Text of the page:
Neil Blomkamp’s follow up to the excellent District 9 came out this past weekend and has already made roughly a zillion dollars at the box office.
A lot of times, in big-budget Hollywood films, there are dumb elements that make you wonder how none of the hundreds of people involved in making the film pointed out what a bad idea they were.
Here is a list of the dumbest plot elements in Elysium.
- Max’s supervisor forces him to go into the radiation chamber to dislodge the pallet that is stuck in the door track. Max expresses reluctance to do so. The supervisor forces Max to go in against his wishes, and then immediately disappears. Good job not hanging around for 30 seconds in case someone needed to hit the emergency stop switch, guy.
- The switch that closes the door apparently also activates the lethal radiation, allowing Max to be trapped inside the chamber. Any piece of equipment like that would require a second button press after the door was closed, from outside the chamber, to activate the radiation.
- Once the door is closed, the radiation chamber gives an organic matter detected alert but just goes ahead blasting the lethal radiation anyway. What is the point of that sensor?
- Most of Elysium’s security seems dedicated to preventing Earth citizens from breaking into Elysium homes in order to use the med pods that appear to be standard issue on Elysium. It is never explained why there are no med pods on Earth or why Elysium’s savvy business people wouldn’t take the opportunity to charge Earth people a handsome sum in order to use the med pods rather than risking constant security breaches.
- The passengers of the first few ships that attempt to land on Elysium are either shot down or immediately apprehended. However, when Spider and his crew land on Elysium, they are somehow undetected and allowed to simply walk away from their ship un-pursued. This is apparently due to it being “night” when Spider and his crew land, despite “daylight” on Elysium being completely artificial.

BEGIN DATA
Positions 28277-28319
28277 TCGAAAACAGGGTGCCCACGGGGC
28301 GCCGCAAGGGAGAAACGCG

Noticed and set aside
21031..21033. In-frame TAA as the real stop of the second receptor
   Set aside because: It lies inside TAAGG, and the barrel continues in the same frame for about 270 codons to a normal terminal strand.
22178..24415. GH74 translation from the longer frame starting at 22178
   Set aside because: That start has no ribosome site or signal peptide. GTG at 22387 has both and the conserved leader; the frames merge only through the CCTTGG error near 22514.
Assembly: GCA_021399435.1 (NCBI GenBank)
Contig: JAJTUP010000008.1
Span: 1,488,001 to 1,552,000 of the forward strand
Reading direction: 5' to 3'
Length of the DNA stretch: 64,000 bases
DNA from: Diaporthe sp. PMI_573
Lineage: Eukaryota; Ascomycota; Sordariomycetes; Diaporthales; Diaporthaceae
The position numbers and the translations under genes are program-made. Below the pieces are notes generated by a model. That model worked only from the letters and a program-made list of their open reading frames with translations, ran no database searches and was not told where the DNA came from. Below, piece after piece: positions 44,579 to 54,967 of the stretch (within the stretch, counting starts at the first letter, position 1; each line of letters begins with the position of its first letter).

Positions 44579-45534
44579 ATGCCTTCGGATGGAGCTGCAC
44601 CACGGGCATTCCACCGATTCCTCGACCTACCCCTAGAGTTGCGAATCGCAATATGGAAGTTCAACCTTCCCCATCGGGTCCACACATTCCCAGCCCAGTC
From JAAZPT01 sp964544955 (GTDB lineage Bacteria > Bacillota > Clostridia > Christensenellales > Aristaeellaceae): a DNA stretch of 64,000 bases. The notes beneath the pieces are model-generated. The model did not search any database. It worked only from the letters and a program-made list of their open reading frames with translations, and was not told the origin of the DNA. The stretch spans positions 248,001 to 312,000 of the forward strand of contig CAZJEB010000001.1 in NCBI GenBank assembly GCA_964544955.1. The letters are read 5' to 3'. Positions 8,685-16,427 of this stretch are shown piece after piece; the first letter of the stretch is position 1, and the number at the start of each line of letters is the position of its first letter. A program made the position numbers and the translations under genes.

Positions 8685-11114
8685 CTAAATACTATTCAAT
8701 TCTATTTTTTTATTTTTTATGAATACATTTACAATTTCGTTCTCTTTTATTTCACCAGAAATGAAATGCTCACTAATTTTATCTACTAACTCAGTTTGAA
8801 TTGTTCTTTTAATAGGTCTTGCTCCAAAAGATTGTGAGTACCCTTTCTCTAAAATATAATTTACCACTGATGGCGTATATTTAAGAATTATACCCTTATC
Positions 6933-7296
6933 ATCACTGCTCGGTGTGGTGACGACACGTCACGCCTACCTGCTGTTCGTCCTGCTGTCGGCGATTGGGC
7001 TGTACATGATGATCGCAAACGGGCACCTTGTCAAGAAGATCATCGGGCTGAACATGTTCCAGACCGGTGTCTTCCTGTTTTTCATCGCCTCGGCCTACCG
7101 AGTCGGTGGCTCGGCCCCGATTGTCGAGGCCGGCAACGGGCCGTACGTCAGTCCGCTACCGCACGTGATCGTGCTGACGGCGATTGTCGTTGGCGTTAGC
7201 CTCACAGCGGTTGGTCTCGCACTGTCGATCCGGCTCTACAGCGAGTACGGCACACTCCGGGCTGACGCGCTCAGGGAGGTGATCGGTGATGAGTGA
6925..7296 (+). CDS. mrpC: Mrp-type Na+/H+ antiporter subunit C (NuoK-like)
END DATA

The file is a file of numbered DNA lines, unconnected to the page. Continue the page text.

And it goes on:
- The entirety of Elysium can be shut down with a single program, written in x86 assembly language. The citizens of Elysium appear to blindly follow the computer system if it starts reporting a new president unexpectedly.
- Despite the reference to the reboot program consisting of multiple exabytes of low-level assembly code (which would take many, many lifetimes to write), several people are able to tell exactly what it is just by glancing at one screen of code for a second. That’s one or two screens out of at least 1,073,741,824 gigabytes of text (one exabyte). And yet they were not able to write the program themselves despite this level of familiarity with the system.
- Hardly any use is made of the exo-suits worn by both Max and Krueger, outside of using them to deflect sword blows.
- Elysium’s citizenry built multiple fully-automated med-pod shuttles that could be dispatched to Earth at the touch of a button, but then refuses to do so for unexplained reasons.
All in all, it was an entertaining movie, but silly issues like these kept it from being really great in my opinion. Most of them would be an easy fix or could be explained by a minor addition to the script, which makes it surprising that nobody caught any of this stuff during the production of the movie.
It has a refreshingly relevant thesis about wealth inequality at the core of it however, so it’s hard to be too down on it. Certainly more worthwhile than the Transformers movies or whatever.